Nervousness grew on Monday with equity markets already punch-drunk from Friday’s weak U.S. payroll report forced to take a slew of heavyweight punches to the head at the start of what already feels like it will be a long week. European woes accelerated over the weekend with the prospect of a sovereign default appearing closer than at the time of the successful political vote in Greece that ratified a move to deal with that nation’s towering debt burden. A surge in the cost of government borrowing across the region’s peripheral nations has sent a new wave of fears across the world with investors finding little appealing in U.S. corporations with government bonds left to make all the running. As they do so the spread between the two is widening out as investors find it tougher to make the decision to buy corporate paper in light of diminishing risk appetite.
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Investment Grade -
Amgen Inc. (AMGN) – Shares are lower in Amgen on a sticky day for equities. The company will pay close to $1 billion to fellow biotech company Micromet as the two agree to collaborate in the research of three unnamed tumor targets. Amgen gets to select two of those three after testing in order to develop and commercialize effective antibodies. Amgen's 10-year paper rose, but failed to match the bid caught by benchmark issues with the spread between the two widening by eight basis points to 1.01%. Amgen was one of the hottest investment grade issues on Monday with its price advancing by 50 cents per $1,000 investment.
ArcelorMittal (MT) – The yield-to-maturity on ArcelorMittal’s thirty-year issue rose after the world’s largest steelmaker announced a joint-bid for Australian coalminer, Macarthur Coal Ltd. The bid for Macarthur together with St. Louis-based Peabody Energy Corporation delivers a potential 40% premium to Queensland’s largest coal producer and offers a potential Australian foothold for the pair at a time when prices are towards an all-time high. Around $45mm of ArcelorMittal’s March 2041 maturity changed hands pushing the yield on its Baa3-rated paper higher to 6.85% from a close of 6.77% on Friday. Meanwhile the benchmark U.S. 30-year long-bond traded in the opposite direction with its yield sliding by seven basis points to 4.21% forcing a 15 basis point widening in the rift between the two issues.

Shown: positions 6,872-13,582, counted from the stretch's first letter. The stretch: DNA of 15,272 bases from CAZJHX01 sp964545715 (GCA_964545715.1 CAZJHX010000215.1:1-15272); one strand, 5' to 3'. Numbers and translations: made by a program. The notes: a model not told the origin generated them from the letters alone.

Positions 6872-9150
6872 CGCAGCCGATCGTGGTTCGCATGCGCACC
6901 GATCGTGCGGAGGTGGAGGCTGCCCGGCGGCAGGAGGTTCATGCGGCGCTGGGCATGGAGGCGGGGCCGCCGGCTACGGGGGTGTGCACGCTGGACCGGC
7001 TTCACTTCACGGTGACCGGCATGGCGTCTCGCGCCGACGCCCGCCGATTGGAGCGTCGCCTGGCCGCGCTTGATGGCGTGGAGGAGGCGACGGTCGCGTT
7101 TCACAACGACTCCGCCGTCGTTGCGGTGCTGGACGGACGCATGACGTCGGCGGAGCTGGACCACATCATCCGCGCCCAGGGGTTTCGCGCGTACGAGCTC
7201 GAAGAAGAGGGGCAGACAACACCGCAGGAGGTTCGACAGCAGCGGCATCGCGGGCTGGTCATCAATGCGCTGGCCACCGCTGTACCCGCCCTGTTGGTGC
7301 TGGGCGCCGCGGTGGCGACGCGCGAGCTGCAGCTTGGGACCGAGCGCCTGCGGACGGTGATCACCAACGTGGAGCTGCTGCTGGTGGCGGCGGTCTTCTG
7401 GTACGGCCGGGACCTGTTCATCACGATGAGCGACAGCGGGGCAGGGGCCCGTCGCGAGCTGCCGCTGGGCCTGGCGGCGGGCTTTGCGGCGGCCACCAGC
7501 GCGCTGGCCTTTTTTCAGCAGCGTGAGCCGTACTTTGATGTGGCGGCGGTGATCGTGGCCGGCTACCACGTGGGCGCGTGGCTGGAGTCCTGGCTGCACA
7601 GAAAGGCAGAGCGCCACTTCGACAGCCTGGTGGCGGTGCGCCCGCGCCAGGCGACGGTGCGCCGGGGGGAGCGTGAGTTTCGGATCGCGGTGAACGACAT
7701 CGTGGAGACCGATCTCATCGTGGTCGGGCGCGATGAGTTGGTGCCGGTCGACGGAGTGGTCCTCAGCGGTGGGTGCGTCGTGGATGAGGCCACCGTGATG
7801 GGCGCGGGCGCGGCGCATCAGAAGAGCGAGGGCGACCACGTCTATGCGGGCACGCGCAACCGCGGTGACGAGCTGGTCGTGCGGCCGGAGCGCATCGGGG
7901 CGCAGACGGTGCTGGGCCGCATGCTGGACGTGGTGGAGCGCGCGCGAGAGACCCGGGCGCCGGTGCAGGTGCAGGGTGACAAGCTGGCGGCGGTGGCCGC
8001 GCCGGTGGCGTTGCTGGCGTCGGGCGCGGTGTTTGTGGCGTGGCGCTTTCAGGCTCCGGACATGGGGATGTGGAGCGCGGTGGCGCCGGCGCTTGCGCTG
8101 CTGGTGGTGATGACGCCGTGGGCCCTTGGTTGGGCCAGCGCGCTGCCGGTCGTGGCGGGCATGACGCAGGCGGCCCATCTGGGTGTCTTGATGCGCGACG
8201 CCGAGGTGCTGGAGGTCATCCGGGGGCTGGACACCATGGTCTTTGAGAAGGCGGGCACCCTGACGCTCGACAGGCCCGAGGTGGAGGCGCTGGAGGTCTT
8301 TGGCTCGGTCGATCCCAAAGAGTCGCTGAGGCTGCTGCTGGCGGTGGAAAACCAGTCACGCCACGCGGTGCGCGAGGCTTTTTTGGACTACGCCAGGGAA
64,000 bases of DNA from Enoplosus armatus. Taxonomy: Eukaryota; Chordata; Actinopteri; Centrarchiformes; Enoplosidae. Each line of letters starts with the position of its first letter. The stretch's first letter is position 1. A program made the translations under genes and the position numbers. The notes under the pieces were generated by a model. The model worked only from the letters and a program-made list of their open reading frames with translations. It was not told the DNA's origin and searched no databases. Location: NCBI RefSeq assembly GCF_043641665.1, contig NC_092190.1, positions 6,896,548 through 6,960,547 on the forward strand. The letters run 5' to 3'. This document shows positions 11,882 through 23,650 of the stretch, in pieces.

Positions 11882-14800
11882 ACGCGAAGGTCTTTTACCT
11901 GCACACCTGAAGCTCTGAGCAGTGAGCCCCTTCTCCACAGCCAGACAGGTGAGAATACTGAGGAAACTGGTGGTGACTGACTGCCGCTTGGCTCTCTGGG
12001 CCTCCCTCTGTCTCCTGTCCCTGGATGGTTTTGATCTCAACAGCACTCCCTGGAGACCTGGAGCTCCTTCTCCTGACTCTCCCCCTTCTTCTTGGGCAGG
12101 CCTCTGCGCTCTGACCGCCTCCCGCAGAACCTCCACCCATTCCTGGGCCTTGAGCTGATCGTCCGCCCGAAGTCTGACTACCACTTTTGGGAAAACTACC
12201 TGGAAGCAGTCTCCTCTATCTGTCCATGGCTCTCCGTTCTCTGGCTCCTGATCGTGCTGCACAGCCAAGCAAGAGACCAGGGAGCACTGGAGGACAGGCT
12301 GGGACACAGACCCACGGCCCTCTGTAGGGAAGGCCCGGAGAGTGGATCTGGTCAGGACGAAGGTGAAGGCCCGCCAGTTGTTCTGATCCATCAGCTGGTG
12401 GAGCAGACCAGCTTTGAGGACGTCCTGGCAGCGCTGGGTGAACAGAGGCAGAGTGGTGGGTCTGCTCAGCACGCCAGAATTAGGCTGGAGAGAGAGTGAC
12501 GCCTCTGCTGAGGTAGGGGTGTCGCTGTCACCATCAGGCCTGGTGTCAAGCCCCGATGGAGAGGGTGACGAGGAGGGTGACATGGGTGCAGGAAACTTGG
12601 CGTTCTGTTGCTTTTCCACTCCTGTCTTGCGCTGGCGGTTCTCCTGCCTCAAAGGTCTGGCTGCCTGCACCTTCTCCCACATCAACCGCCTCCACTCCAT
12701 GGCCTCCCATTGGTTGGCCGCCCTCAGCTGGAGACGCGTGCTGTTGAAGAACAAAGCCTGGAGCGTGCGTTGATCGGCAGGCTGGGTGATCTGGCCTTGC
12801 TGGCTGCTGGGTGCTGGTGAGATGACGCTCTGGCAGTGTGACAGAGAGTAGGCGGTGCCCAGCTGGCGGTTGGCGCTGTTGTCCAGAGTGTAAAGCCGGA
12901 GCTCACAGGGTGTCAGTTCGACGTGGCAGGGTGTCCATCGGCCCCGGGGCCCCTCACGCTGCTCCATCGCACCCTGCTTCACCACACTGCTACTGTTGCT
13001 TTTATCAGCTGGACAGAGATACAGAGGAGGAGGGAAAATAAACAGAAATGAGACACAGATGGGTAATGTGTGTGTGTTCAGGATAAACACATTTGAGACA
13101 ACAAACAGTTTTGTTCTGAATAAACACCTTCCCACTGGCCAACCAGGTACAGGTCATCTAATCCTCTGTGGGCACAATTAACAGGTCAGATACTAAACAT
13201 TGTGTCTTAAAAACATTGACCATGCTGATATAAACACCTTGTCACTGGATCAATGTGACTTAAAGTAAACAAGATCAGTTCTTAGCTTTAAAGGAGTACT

Muni-Bond Corner – Downgrades for municipal debt outnumbered upgrades by a 3-1 margin according to a Moody’s study. That’s equivalent to $71.6 billion in downgrades to only $4.2 billion worth of upgrades. Noteworthy recent downgrades have come across large names including New Jersey, Hawaii and Cook County of Illinois.
Following three weeks of net inflows, municipal bond markets saw a net outflow of $272mm during the last seven days. After a quiet week new issuance should be over $5 billion and compares to less than $1billion last week. Thirty-day total visible supply stands at $9.3 billion. The large deals this week include $760mm from New York Dormitory Authority, $598mm by Michigan Building Authority, $300mm general obligation bonds from Honolulu and $241mm from Charleston South Carolina.
Andrew Wilkinson is a Senior Market Analyst at Interactive Brokers LLC
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